Why buckwheat honey?

Natural Medicinal Properties

honey on spoon

Though honey has been used medicinally since ancient times, researchers have just recently began to look at its effect on our health.

One particular study compared the effectiveness of pure buckwheat honey against a dose of over-the-counter cough suppressant with dextromethorphan or a placebo treatment. Testing children at an average of 5 years old, parents were sent home with one of three treatments and asked to rate their children's symptoms before they took the treatment at night and after they had taken the treatment when they woke up in the morning. The results? Buckwheat honey ranked highest!

Though doctors and researchers cannot give a definite explanation of how honey works yet, they believe it is due to the following naturally occurring properties it possesses:

  • Demulcent - Honey helps create a soothing coat over the throat.
  • Antioxidant - Honey helps protect cells and repair damage that has already occurred. Buckwheat honey in particular contains a wealth of antioxidants.
  • Antimicrobial - Honey helps kill or inhibit the growth of microorganisms like bacteria.
  • Immune Enhancing - Honey promotes a boost in beneficial cytokine cells which enhance immune response in the body.

Without drugs, synthetics, additives or any sort of human interference, buckwheat honey provides a wide range of natural medicinal properties!

Made from Buckwheat Flowers

buckwheat flowers

Buckwheat honey is honey that is made exclusively from the pollen and nectar of buckwheat - a misleading name for a plant which is not actually wheat and contains no gluten! Rather, the "wheat" part of its name refers to its similar purpose. The seeds are used as an alternative to wheat flours.

Rich Flavor Experience

Small Girl taking medicine

Honey connoisseurs are entranced with the unique look, smell and flavor of buckwheat honey. A very deep coppery brown tone, a pleasant earthy scent like fresh hay, and a rich, malty, almost chocolate flavor are hallmarks of high quality buckwheat honey, you'll find in Honey Don't Cough.

SOURCE: World of Honey. Web. 29 Sept. 2011. "Buckwheat Honey."
http://world-of-honey.com/honey-products/buckwheat-honey.

Dark Is Good

Dark Honey

Nutrient analysis has shown that when it comes to honey, the darker it is, the more healthful it is too - and buckwheat honey is the darkest honey you can get!

Compared with the average light honey, the average dark honey packs about:

  • 3 times the Iron
  • 8 times the Potassium
  • 13 times the Manganese

SOURCE: Donner, Landis W. BEEKEEPING IN THE UNITED STATES AGRICULTURE HANDBOOK NUMBER 335. By J. W. White, Jr. 82-91. Print.

Antioxidant Power

Antioxidant power

As if good looks, rich taste and impressive nutrient content weren't enough to boast, buckwheat honey is rich in antioxidants as well. Not only does buckwheat honey offer almost 6 times the antioxidant power the palest honey has, buckwheat honey has actually been shown to help them work in our bodies!

In a study comparing participants that drank plain water, black tea or water with buckwheat honey - only those that drank the water with buckwheat honey had a serum antioxidant capacity that was significantly higher - a 7% boost! Water and tea did nothing.

SOURCE: Buckwheat Honey Increases Serum Antioxidant Capacity in Humans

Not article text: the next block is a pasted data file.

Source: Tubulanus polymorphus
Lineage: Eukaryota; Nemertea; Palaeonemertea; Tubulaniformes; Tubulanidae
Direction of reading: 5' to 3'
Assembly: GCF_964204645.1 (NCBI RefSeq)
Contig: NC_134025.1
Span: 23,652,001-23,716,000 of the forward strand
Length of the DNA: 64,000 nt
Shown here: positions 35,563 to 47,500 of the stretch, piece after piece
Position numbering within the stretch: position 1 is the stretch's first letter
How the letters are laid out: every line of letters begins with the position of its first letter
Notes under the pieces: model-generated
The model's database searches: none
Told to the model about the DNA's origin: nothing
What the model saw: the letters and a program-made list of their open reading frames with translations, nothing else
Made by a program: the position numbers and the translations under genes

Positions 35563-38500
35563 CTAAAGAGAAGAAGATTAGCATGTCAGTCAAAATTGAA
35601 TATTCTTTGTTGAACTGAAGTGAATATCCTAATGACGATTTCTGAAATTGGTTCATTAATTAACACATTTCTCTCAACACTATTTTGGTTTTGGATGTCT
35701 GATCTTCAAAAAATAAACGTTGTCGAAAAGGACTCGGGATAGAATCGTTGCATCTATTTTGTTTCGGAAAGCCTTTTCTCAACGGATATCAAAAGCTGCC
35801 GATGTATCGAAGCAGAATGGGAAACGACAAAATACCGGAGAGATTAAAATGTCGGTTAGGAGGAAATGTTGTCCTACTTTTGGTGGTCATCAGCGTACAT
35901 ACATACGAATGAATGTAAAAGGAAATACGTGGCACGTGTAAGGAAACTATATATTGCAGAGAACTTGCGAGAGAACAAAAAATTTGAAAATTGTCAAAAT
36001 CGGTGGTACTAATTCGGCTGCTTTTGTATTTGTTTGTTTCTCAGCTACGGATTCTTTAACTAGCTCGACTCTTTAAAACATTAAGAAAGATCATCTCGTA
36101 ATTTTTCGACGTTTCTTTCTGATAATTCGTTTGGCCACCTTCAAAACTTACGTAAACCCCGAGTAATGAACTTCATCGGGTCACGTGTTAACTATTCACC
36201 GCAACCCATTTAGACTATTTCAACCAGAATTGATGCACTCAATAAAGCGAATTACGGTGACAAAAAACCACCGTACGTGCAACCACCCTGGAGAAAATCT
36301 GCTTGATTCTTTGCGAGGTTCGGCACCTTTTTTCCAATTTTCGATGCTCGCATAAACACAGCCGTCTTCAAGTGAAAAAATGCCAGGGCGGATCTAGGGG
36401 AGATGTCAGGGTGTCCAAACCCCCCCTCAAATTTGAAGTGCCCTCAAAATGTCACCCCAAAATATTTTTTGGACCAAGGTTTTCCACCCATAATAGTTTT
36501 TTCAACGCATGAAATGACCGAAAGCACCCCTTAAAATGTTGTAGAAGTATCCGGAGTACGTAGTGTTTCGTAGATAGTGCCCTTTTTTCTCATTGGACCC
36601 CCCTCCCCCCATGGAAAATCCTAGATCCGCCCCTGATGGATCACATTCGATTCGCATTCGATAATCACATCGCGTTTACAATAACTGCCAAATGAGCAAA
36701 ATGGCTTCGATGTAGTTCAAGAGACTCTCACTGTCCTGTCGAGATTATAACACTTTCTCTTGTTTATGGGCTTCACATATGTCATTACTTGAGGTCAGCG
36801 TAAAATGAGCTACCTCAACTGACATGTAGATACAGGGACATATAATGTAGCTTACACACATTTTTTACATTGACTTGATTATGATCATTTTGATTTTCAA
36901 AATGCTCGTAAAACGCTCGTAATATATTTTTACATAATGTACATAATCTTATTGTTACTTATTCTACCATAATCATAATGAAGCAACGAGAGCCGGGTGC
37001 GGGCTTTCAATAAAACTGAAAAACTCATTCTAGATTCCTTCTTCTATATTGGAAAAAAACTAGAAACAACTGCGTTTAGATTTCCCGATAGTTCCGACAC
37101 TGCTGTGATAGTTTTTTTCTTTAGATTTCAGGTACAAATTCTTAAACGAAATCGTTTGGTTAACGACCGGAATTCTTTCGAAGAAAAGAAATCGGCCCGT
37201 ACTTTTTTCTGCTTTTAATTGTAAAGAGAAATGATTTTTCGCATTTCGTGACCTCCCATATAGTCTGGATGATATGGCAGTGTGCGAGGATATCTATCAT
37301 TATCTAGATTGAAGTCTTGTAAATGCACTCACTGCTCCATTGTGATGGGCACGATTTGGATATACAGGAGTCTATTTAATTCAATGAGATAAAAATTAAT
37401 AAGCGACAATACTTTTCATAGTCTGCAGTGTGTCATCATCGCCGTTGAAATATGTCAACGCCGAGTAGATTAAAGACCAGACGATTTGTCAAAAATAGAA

(http://pubs.acs.org/doi/abs/10.1021/jf025897t)

Honey Through History

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Euphrates Valley, Circa 2000 BC - A prescription that is thought to be for skin infection was found written on a clay tablet saying "Grind to a powder river dust... (here words are missing)...then knead it in water and honey and let plain oil and hot cedar oil be spread over it".

China, Circa 2000 BC - Honey is mentioned in literature as having prime medical value.

Indus and Ganges Valleys, Circa 1000 BC - Text from the sacred books of The Veda reads "Let one take honey... to beautify his appearance, develop his brain faculty and strengthen his body."

Egypt, Circa 1550 BC - The Ebers Papyrus includes 147 prescriptions calling for honey. Many were used to dress wounds, sores and other skin ailments.

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Italy, Circa 360 AD - Saint Ambrose says "The fruit of the Bees is desired of all, and is equally sweet to Kings and Beggars and it is not only pleasing but profitable and healthful, it sweetens their mouthes, cures their wounds and convaies remedies to inward Ulcers."

Saudi Arabia, 610 AD - The Koran says of bees "There proceedeth from their bellies a liquor of various colour, wherein is medicine for men." And in it Mohammed pronounces "Honey is a remedy for all dis-eases."

1446 - Despite suppression of all medical knowledge and intervention by the church, a surgical treatise from that time included a prescription for cleansing ulcers using honey.

England, 1623 - Rev. Charles Butler wrote The Feminine Monarchie in which he lists the medicinal uses of honey, including cleansing and disinfecting, a gargle for sore throats, a nourishing restorative, and a cough medicine.

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Late 1600's - Honey included in thousands of skin care products and is common cough remedy.

England, 1759 - John Hill, M.D. writes the first book written solely on the topic of honey, titled The virtues of honey in preventing many of the worst disorders; particularly the gravel, asthmas, coughs, hoarseness and a tough morning phlegm.

1940 - The presence of an antibacterial activity in honey was first reported and confirmed.

2007 - Buckwheat honey is found to be more effective in addressing cough than conventional cough medicines containing dextromethorphen!

SOURCE: Jones, Richard. "Honey and Healing through the Ages." Journal of ApiProduct and ApiMedical Science (2009): 2-5. Web. 29 Sept. 2011.

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